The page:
I believe that when you see a reference to acre-feet or acre-inches, that is to water applied — so the rainfall would reduce the acre-feet used on a crop in a region. So acre-feet for a crop in Yolo County would be lower than acre-feet in Fresno County. Statistics you see are usually either an average for a crop, or they show the range. That’s off the top of my head, recollection from a long time ago. ET, on the other hand, is the total water the plant/crop uses (not the total applied).
        There is no direct connection between local rainfall and water rights. Water rights usually pertain to developed water supplies. Groundwater rights are a whole ‘nother thing.
        Key words: “reasonable and beneficial use.”

        1. hpierce

          “I believe that when you see a reference to acre-feet or acre-inches, that is to water applied — so the rainfall would reduce the acre-feet used on a crop in a region.”  Thank you, Don.  

          So, a gallon of water per almond isn’t a ‘fixed amount’.

    2. DanH

      Groundwater recharge gets complicated if the goal is production of drinking water as opposed to irrigation water. Our Davis deep aquifer is part of the Tehama Formation and is sourced by the Coastal Range (Putah and Cache Creek drainage systems). Pumping too much from deep wells in Davis can hasten recharge by the more shallow aquifers that bear nitrates from agricultural fertilizer use. The deep wells can produce hexavalent chromium, boron and arsenic at toxic levels if overdrawn. These toxins occur naturally in the deep aquifers.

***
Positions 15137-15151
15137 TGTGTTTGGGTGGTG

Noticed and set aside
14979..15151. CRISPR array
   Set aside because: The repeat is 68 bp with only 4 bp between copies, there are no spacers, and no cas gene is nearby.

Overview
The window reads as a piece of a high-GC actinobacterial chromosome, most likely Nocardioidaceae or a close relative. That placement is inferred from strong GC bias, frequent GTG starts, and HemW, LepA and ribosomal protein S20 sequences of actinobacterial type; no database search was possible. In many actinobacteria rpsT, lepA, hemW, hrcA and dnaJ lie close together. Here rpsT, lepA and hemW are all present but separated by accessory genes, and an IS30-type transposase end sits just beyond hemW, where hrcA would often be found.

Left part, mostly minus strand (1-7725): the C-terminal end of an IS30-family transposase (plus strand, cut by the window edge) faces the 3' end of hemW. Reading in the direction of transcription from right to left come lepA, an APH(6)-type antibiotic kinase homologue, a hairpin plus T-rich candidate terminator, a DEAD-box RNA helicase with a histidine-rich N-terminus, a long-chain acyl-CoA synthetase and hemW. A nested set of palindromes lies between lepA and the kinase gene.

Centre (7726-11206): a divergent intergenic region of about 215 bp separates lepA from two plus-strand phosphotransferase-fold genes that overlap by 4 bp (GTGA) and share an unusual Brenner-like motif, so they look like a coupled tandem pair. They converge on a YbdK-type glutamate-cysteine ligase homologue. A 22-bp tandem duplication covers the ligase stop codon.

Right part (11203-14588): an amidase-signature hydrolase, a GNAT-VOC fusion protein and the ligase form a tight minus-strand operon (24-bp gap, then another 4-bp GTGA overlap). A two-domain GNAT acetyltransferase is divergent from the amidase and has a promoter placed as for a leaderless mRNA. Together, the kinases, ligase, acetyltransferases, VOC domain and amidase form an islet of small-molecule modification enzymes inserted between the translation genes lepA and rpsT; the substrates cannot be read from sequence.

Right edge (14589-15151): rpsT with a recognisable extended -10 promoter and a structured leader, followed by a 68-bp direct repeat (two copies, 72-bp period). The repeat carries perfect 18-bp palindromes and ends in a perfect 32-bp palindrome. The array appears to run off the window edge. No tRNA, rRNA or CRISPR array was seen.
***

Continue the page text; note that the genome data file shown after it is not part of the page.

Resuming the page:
1. hpierce

        A little knowledge is a dangerous thing…”Pumping too much from deep wells in Davis can hasten recharge by the more shallow aquifers that bear nitrates from agricultural fertilizer use.”  you obviously do not understand geomorpholgy or the concept of ‘aquitards’… [moderator] edited for language

        “The deep wells can produce hexavalent chromium, boron and arsenic at toxic levels if overdrawn.’

        Boron?  toxic to some plants, some fish, not to humans except in much higher levels (100 times magnitude of Davis water).  I call BS, unless you can cite otherwise.

        Hex- chromium?  Please document. That is not a naturally occurring pollutant.